by Kayode Nubi
Yesterday’s episode of Rubbin’ Minds was a gloomy one, but also one that caused the guests and viewers to spring into action. A few minutes before the program went on air, I had the opportunity to sit backstage with some of the guests, and it felt sad that some opinions could not be shared on-air due to press considerations. It was obvious that the topic of the day was one that brought grief to anyone – especially the Nigerian youth.
Chude Jideonwo was a lone presenter, and he and the guests Cheta Nwanze, Ferdinand Adimefe, Olawale Ajani, Yemi Adamolekun, and Sewedo Nupowaku were to discuss and review “The Presidential Election & the Post Election Violence”.
The show kicked off at 3pm on the Channels set. Chude opened on a sad note, as he discussed the aftermath of the Presidential elections, one full of death and destruction. He then went on to introduce Ferdinand Adimefe, Cheta Nwanze, and Olawale Ajani. “The response of the government to the post-election crisis was slow. 6 days unchecked!” were the opening remarks made by Ferdinand Adimefe. This crisis led to the death of some youth corps members, who according to Cheta, did not have a hand in choosing where to serve. He stressed that the welfare of such should be highly prioritized, although it had not been the case, sadly.
Perhaps, this issue would not have come up if there was no such thing as the NYSC program. This led to the question by Chude – “Has the NYSC outlived its usefulness?”
Cheta responded, stating that the NYSC had died a while back when the ‘Nigerian factor’ crept in. He went on to say “Nigeria is a failed state. We have no government” in response to the remark made by Olawale Ajani who confirmed that he called for insurance of corps members, and then evacuation when the crisis started, but nothing had yet been done.
What is the cause of the violence?
The question posted by Chude met with another fiery response from Cheta, as he said the post-election crisis seemed to be sponsored, as they were too organized to be called spontaneous. I noticed a Twitter comment by @azizuko who said “Who gave the rampaging kids drugs? Maybe we should follow the drug trail instead of the money trail?”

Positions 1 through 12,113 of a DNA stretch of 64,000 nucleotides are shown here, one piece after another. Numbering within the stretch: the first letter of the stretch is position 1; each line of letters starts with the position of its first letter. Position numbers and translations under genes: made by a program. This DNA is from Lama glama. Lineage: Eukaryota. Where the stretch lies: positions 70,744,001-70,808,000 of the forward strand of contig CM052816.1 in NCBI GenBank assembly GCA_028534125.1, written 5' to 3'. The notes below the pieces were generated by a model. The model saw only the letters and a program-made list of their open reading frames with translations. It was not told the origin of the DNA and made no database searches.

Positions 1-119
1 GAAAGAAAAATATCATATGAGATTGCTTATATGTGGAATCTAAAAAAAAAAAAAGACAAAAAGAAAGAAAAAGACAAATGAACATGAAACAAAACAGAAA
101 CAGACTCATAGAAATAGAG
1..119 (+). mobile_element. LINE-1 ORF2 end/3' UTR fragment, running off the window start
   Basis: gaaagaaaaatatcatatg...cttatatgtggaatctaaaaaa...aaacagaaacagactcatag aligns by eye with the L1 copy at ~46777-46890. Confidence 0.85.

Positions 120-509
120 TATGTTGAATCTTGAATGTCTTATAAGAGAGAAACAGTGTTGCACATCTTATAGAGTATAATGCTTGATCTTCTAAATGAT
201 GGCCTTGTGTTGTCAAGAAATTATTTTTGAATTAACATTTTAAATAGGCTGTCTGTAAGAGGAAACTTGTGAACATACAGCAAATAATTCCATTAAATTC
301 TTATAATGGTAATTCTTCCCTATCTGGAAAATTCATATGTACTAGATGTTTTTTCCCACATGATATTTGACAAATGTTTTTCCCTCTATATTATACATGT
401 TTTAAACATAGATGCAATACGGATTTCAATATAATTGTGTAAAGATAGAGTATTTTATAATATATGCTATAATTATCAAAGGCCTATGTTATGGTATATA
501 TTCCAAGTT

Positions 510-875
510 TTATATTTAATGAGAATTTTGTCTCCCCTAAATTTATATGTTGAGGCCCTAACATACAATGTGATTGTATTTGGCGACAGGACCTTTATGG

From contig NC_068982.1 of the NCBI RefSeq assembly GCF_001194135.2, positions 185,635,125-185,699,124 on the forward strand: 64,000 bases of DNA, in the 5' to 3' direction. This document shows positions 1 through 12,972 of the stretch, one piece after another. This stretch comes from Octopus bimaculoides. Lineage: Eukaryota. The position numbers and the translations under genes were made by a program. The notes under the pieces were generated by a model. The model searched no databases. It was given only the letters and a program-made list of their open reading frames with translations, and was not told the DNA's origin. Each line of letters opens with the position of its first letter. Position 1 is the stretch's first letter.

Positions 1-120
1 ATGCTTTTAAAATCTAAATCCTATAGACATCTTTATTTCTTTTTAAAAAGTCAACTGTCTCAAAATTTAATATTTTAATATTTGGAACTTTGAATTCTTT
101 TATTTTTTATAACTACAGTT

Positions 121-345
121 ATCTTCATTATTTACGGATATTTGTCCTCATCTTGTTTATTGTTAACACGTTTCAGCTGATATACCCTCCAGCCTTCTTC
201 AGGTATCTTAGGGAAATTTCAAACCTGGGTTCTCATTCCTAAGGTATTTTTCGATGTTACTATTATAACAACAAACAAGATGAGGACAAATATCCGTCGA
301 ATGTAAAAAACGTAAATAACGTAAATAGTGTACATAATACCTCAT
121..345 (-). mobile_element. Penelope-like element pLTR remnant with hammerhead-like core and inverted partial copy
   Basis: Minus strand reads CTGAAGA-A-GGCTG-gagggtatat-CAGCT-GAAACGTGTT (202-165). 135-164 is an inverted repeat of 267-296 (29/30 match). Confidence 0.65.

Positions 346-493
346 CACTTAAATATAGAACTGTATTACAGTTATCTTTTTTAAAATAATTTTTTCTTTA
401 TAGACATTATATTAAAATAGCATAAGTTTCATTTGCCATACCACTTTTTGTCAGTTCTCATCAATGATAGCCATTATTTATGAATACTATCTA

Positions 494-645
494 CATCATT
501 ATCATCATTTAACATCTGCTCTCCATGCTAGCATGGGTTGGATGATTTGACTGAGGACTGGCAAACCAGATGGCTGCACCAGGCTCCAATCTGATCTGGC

“There is need to bring to justice those sponsoring the violence or it will continue,” Cheta said, and all agreed.
The second half of the program had Yemi Adamolekun (Enough is Enough) and Sewedo Nupowaku replace Olawale Ajani and Ferdinand Adimefe. Chude read a post from one of the deceased corps members who before losing his life had been proud to serve God and the country, claiming that the nation’s change had come. This led to a question by Chude – “Has the change really come?”
Yemi answered, saying it was a ‘Yes and no’, because change is a process. Sewedo on the other hand rebutted Cheta’s opinion and said “The NYSC program is expired. It’s time to have an intellectual-driven military service as a substitute”. Perhaps it would allow for mutual respect and good behavior as a person part of society”.
I was particularly surprised when Chude said “We are now in soup! Soup of brainwashing people to commit violent crimes.” Good thing he asked for a way out. Yemi suggested that digitizing records is one way out. She agreed that it could be a lot of work, but work that is worth doing. She called for another look at things.”There is need to look at Nigeria from the bottom-to-top and not top-to-bottom, as this would allow for more citizenry engagements in nation building”.
Sewedo was very diplomatic, as he advocated for working together and not waiting for the government. This brought the episode to an end on set, and as we all proceeded backstage, there were more discussions and plans to spring into action.